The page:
The past 250 years have been characterised by an astounding sequence of key innovations changing fundamentally the strategies for the production of goods to satisfy the needs of a dynamically growing population. Production patterns have been optimised, industrialised and urbanised. Mechanisation was already introduced in the late 18th century, giving rise to an unprecedented increase in production efficiency referred to by some historians as the 1st industrial revolution. The mechanisation of weaving, for instance, led to mass production of textiles. Steam engines enabled man to exploit resources at a scale before unseen. Coal mines were established, as were steel mills and chemical plants. New cities were founded. Earth’s resources were considered as being unlimited. They were there to be exploited. At the end of the 18th century, workers were needed and money was there to pay them. The mass poverty that stigmatised the pre-industrial, agricultural society vanished. Urban population rose. At the advent of the 19th century one billion people populated our planet, five times more than in the times of the New Testament.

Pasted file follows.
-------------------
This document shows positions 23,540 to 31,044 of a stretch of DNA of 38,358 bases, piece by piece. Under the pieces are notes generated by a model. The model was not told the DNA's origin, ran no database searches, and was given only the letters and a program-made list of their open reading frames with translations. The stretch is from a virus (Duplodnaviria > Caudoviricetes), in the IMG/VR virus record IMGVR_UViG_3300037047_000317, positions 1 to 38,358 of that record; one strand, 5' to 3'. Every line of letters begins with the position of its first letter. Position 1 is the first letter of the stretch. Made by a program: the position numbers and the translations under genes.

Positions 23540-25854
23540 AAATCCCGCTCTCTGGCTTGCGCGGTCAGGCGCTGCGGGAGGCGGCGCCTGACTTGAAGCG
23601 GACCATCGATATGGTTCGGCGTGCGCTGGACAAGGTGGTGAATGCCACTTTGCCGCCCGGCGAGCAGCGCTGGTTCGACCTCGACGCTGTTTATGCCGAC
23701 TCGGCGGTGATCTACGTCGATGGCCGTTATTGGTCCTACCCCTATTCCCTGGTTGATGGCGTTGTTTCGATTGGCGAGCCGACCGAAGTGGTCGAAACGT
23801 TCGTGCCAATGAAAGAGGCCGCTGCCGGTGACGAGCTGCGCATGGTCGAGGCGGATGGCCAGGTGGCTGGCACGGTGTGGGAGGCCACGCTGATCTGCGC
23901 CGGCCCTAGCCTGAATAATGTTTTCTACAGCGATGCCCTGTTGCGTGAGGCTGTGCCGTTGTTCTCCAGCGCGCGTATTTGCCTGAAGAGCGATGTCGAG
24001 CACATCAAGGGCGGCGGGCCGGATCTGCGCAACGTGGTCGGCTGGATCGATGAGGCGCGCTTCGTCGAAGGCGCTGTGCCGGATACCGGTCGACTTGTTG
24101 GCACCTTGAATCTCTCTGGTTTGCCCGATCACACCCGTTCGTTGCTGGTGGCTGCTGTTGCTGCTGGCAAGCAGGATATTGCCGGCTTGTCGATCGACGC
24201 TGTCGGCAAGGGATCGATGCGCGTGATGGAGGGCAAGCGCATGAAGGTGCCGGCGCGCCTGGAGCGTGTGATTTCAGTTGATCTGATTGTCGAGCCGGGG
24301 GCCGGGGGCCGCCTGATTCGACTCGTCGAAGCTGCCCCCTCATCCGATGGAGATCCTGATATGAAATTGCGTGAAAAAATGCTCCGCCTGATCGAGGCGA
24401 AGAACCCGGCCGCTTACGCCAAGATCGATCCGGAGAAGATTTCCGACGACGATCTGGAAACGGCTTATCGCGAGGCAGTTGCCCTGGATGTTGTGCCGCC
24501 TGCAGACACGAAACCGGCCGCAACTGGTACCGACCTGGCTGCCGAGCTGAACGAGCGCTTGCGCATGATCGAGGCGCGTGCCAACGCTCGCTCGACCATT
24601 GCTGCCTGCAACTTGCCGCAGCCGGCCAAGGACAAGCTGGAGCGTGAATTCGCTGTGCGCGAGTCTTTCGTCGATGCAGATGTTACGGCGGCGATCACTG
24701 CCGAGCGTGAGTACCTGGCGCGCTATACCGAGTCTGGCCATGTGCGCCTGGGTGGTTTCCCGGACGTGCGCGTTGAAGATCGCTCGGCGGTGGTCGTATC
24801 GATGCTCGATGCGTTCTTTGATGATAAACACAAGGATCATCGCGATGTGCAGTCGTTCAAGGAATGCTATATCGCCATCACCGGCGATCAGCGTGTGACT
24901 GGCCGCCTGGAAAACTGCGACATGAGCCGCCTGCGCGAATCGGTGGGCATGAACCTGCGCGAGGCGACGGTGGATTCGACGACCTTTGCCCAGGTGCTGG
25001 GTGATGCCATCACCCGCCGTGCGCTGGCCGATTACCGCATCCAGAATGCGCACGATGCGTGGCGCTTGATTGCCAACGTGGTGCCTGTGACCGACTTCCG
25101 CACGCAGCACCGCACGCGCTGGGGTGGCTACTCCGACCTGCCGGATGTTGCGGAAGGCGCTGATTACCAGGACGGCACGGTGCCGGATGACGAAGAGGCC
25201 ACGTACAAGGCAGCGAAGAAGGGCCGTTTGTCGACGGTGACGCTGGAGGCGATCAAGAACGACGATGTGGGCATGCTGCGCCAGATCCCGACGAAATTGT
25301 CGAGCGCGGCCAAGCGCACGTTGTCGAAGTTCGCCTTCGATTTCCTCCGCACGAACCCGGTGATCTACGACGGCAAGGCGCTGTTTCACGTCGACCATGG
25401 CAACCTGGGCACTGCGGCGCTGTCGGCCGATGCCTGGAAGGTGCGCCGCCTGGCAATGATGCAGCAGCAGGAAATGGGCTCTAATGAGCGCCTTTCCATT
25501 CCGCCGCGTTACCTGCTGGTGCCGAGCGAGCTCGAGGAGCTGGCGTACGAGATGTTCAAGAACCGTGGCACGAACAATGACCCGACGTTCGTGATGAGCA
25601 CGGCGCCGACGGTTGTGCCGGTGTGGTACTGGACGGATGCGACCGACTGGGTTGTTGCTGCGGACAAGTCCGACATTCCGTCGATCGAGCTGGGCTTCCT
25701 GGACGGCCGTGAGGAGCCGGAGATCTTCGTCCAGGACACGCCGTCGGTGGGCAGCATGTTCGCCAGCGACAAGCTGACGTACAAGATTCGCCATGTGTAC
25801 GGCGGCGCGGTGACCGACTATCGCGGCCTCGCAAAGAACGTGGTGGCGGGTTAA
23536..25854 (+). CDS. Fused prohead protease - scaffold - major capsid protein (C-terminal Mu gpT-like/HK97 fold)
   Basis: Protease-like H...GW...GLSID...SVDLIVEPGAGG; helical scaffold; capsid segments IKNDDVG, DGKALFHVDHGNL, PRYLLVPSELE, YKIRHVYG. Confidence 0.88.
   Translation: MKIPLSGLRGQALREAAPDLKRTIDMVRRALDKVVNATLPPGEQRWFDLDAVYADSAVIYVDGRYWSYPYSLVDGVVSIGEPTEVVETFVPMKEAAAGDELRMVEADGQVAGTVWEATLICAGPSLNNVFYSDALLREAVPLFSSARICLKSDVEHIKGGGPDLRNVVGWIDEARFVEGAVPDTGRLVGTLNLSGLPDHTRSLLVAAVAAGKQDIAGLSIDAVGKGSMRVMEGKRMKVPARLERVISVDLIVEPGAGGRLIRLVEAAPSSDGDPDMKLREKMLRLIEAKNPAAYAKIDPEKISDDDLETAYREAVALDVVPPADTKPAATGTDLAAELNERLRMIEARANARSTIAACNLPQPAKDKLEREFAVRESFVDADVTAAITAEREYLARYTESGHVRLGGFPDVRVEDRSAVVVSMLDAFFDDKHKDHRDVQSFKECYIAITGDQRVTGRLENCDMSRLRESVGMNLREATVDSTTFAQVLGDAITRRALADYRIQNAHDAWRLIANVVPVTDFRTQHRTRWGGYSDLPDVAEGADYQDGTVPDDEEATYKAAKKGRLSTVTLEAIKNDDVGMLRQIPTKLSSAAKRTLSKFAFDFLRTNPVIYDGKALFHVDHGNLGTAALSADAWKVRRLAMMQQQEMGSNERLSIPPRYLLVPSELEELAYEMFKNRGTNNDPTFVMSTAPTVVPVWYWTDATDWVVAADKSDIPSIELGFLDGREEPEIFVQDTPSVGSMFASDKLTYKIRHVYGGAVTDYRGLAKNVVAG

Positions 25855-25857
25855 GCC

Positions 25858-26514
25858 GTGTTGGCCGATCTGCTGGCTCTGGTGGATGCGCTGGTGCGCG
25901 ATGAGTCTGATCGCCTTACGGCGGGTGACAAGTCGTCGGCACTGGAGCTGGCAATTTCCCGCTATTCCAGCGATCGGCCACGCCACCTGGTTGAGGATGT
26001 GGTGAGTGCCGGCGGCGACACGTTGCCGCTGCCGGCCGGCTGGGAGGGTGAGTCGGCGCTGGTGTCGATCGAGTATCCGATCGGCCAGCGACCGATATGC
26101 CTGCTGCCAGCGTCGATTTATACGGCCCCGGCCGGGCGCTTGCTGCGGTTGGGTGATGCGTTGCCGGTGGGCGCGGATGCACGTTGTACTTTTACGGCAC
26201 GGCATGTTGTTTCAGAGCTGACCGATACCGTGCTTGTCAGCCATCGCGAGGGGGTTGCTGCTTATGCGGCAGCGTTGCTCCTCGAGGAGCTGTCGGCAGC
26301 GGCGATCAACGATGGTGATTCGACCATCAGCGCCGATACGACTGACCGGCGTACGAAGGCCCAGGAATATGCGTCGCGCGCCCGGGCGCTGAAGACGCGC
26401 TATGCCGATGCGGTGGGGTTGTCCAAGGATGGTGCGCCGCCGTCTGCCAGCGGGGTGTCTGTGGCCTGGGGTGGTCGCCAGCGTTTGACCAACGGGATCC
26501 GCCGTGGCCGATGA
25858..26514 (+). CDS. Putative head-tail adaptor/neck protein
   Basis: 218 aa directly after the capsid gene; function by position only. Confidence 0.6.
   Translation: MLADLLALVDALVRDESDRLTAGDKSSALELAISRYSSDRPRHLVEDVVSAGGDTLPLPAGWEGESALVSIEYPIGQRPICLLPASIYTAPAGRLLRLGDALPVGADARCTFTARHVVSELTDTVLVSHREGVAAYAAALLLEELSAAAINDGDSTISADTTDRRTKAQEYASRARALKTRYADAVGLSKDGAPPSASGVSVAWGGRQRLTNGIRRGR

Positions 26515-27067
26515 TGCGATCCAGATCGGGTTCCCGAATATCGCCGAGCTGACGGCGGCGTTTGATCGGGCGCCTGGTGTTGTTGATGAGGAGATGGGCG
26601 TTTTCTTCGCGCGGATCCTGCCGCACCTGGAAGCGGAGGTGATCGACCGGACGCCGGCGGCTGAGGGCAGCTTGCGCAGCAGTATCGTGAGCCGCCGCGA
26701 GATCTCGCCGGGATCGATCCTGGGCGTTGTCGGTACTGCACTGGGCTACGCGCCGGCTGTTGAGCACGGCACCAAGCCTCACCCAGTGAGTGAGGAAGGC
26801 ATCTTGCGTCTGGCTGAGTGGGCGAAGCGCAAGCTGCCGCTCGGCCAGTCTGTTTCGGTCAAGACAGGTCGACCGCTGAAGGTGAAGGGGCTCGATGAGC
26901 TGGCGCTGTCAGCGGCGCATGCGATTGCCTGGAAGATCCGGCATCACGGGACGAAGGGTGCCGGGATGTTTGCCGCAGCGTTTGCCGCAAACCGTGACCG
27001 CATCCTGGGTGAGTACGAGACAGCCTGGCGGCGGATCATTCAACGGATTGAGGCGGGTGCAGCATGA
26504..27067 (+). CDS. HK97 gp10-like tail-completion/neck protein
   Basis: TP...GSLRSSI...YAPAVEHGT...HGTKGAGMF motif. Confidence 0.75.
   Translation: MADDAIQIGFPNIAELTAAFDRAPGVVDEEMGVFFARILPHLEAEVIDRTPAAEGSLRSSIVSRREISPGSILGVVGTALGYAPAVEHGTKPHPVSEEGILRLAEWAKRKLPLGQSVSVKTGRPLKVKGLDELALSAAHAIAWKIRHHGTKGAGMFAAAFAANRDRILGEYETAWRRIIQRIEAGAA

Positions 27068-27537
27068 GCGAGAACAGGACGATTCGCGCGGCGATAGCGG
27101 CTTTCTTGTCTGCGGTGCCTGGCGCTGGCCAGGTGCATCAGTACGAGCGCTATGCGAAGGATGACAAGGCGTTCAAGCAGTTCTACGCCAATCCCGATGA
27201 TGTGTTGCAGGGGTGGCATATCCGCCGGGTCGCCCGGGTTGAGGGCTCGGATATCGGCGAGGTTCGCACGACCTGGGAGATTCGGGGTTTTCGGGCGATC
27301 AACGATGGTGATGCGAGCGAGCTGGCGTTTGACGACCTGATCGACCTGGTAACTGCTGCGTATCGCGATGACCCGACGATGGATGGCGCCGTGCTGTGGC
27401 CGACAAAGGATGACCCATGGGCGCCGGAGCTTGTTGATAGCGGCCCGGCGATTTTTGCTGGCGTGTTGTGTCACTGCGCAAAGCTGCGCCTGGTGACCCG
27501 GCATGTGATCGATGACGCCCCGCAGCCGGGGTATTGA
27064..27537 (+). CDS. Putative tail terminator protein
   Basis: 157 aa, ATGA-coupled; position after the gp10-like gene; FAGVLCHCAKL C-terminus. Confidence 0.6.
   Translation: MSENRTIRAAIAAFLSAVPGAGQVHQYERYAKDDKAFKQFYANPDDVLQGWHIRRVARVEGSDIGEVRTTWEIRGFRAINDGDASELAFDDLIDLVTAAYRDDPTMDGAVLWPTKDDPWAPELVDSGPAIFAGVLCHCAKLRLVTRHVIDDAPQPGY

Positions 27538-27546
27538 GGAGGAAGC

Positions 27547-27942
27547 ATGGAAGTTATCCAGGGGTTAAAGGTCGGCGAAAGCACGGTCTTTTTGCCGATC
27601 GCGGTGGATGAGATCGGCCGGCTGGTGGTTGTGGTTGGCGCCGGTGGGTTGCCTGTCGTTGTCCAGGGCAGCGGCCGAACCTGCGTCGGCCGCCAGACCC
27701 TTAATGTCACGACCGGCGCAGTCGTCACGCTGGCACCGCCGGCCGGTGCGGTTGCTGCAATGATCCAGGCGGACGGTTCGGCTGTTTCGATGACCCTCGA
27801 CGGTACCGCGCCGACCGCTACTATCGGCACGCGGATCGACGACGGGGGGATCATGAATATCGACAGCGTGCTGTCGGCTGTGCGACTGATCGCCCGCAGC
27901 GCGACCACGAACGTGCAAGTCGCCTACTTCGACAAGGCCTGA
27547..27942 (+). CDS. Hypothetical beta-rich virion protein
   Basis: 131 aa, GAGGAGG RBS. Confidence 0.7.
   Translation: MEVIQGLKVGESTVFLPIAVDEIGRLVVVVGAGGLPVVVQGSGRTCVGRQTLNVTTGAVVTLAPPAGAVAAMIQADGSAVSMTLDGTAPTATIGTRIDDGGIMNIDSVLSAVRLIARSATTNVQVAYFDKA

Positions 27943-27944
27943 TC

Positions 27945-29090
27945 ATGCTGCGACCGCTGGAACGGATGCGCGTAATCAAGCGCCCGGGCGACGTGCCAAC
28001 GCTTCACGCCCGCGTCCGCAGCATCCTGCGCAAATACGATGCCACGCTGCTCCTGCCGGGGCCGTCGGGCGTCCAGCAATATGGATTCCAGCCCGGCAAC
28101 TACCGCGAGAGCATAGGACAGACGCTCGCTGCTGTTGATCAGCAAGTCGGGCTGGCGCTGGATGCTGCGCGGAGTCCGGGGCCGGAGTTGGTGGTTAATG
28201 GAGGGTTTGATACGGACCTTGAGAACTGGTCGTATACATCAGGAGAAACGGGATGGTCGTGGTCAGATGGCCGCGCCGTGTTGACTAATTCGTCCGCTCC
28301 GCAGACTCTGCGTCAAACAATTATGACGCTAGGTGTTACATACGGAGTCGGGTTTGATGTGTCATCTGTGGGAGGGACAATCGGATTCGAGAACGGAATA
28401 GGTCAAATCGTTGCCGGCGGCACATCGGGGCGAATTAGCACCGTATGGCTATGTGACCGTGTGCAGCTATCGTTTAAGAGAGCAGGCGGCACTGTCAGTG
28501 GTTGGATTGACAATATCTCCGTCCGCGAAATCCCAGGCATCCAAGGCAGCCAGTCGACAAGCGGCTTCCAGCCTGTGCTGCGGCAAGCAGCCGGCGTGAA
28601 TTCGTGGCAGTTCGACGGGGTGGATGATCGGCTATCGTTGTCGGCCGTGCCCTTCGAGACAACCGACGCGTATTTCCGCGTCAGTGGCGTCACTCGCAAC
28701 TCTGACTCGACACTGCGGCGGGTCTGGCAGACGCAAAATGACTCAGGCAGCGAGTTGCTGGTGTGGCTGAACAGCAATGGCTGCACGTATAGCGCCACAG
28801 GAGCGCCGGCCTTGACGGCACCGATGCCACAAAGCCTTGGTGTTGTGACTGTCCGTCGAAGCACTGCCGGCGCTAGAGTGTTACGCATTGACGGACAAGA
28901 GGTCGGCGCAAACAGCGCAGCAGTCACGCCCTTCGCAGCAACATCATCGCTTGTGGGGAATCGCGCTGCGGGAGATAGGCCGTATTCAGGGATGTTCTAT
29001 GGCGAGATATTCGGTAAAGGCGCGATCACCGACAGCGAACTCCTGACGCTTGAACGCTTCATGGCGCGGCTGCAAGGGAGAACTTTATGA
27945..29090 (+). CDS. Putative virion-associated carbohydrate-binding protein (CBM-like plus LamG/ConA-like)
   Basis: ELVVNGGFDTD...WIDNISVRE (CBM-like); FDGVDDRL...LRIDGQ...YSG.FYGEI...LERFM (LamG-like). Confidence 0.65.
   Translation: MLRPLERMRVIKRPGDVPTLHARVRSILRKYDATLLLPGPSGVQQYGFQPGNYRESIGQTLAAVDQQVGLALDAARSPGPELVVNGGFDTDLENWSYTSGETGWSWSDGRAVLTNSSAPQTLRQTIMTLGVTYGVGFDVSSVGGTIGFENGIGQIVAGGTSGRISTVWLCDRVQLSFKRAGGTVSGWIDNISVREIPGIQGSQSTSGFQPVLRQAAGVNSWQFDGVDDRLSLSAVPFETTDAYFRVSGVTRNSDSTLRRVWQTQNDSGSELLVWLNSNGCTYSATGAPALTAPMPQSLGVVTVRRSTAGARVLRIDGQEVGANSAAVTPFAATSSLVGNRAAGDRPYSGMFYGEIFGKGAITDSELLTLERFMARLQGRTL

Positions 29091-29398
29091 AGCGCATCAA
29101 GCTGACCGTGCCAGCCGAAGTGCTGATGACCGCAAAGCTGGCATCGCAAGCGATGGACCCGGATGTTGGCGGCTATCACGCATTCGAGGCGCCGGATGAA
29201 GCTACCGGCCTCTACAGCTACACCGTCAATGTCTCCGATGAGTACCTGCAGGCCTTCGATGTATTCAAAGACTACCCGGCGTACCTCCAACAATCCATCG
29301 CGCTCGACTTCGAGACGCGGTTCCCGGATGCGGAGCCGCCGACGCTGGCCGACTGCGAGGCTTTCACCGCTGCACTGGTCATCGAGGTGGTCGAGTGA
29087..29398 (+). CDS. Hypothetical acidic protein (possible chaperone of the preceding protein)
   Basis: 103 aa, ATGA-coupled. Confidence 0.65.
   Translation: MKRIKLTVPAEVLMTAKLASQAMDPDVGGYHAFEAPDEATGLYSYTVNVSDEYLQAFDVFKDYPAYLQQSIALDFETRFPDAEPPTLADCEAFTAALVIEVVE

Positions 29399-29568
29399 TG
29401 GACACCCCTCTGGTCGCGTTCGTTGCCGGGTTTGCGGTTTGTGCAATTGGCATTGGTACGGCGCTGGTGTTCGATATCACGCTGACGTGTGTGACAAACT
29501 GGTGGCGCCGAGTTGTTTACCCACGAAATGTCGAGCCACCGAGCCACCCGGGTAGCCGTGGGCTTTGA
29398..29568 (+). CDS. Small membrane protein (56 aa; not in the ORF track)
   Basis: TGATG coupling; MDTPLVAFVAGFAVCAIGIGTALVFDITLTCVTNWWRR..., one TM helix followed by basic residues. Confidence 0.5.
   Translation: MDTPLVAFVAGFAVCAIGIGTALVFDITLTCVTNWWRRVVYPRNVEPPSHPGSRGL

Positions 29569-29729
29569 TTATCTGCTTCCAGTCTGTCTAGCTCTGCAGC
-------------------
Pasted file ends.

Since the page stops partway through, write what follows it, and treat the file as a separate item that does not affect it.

KeywordsRock Mass Control Volume Produce Good Discrete Fracture Network Hazard Volume
Unable to display preview. Download preview PDF.